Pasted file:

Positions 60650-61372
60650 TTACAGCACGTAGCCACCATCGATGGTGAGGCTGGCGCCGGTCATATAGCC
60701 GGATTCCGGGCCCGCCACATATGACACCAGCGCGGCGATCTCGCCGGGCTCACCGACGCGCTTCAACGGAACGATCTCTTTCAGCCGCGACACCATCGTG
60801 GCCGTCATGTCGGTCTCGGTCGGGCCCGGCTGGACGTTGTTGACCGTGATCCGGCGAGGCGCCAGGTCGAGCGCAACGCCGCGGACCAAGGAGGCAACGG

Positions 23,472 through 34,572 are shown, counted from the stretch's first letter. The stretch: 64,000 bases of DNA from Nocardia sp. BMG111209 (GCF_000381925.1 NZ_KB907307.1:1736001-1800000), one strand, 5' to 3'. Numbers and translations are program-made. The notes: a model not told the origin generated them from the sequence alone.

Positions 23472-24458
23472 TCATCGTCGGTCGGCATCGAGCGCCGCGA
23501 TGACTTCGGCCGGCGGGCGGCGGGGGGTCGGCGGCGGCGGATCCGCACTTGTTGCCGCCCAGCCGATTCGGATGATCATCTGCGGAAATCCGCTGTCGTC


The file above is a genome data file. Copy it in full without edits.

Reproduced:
Positions 60650-61372
60650 TTACAGCACGTAGCCACCATCGATGGTGAGGCTGGCGCCGGTCATATAGCC
60701 GGATTCCGGGCCCGCCACATATGACACCAGCGCGGCGATCTCGCCGGGCTCACCGACGCGCTTCAACGGAACGATCTCTTTCAGCCGCGACACCATCGTG
60801 GCCGTCATGTCGGTCTCGGTCGGGCCCGGCTGGACGTTGTTGACCGTGATCCGGCGAGGCGCCAGGTCGAGCGCAACGCCGCGGACCAAGGAGGCAACGG

Positions 23,472 through 34,572 are shown, counted from the stretch's first letter. The stretch: 64,000 bases of DNA from Nocardia sp. BMG111209 (GCF_000381925.1 NZ_KB907307.1:1736001-1800000), one strand, 5' to 3'. Numbers and translations are program-made. The notes: a model not told the origin generated them from the sequence alone.

Positions 23472-24458
23472 TCATCGTCGGTCGGCATCGAGCGCCGCGA
23501 TGACTTCGGCCGGCGGGCGGCGGGGGGTCGGCGGCGGCGGATCCGCACTTGTTGCCGCCCAGCCGATTCGGATGATCATCTGCGGAAATCCGCTGTCGTC